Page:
Diving Dehydrated
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Diving Dehydrated

Just like any adventure sport, hydration is so important to your overall health when diving. Water plays such an important part in regulating your body. It controls your body temperature; it removes toxins from your vital organs; it helps your cardiovascular system get oxygen to your brain. When you’re dehydrated, your blood thickens, your heart rate speeds up, blood pressure spikes, and your whole system strains to function.Beating dehydration

Because we are in the water, we don't think of hydration as being as important as it is when we are skiing or cycling. But we lose water a variety of ways diving. From the sunny tropical weather we enjoy on vacation, to sweating from the exertion of swimming against current, to peeing in your wetsuit (at least, for those of you who pee in your wetsuits), we lose fluids constantly while diving. Dehydration leads to inefficient breathing, compromised judgment, fatigue and cramping, and increase risk of decompression sickness.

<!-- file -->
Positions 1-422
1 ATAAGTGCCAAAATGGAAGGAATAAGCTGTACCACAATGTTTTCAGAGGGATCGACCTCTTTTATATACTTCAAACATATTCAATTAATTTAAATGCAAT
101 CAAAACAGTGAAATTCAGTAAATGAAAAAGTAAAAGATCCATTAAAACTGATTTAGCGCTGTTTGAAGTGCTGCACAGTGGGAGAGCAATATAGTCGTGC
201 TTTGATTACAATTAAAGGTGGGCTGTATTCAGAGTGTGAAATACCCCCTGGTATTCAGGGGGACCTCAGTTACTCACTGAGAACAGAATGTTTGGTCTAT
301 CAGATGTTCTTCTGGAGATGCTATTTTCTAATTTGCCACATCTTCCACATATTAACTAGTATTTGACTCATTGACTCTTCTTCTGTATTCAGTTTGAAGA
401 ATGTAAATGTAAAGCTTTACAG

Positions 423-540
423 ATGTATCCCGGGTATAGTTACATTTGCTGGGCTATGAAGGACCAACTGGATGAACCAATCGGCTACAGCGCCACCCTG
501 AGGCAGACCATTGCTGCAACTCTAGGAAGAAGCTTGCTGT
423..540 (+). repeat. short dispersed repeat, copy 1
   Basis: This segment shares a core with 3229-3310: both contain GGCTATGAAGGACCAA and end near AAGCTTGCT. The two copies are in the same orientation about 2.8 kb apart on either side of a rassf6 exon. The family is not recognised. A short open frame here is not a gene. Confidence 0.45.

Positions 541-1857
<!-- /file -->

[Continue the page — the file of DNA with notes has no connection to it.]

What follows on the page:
This can be especially dangerous while diving. Off gassing of nitrogen occurs through the blood stream. If blood thickens, the off-gassing process is compromised.

Current medical recommendations are that women should drink 2-3 liters of water per day, and men should drink 3-4 liters. In addition to drinking water, you can stay hydrated by:

  • Wearing sunscreen—sunburn complicates dehydration
  • Mitigating seasickness—vomiting can drain electrolytes and worsen dehydration
  • Replenishing electrolytes and sugars--Fruit is very hydrating and a great snack between dives
  • Limit diuretics—alcohol can be very dehydrating if you aren’t drinking enough water

Most importantly, when packing for your next dive trip, make sure to bring along a reusable water bottle and drink up between dives. Peeing in your wetsuit is a small price to pay for a safe and healthy dive.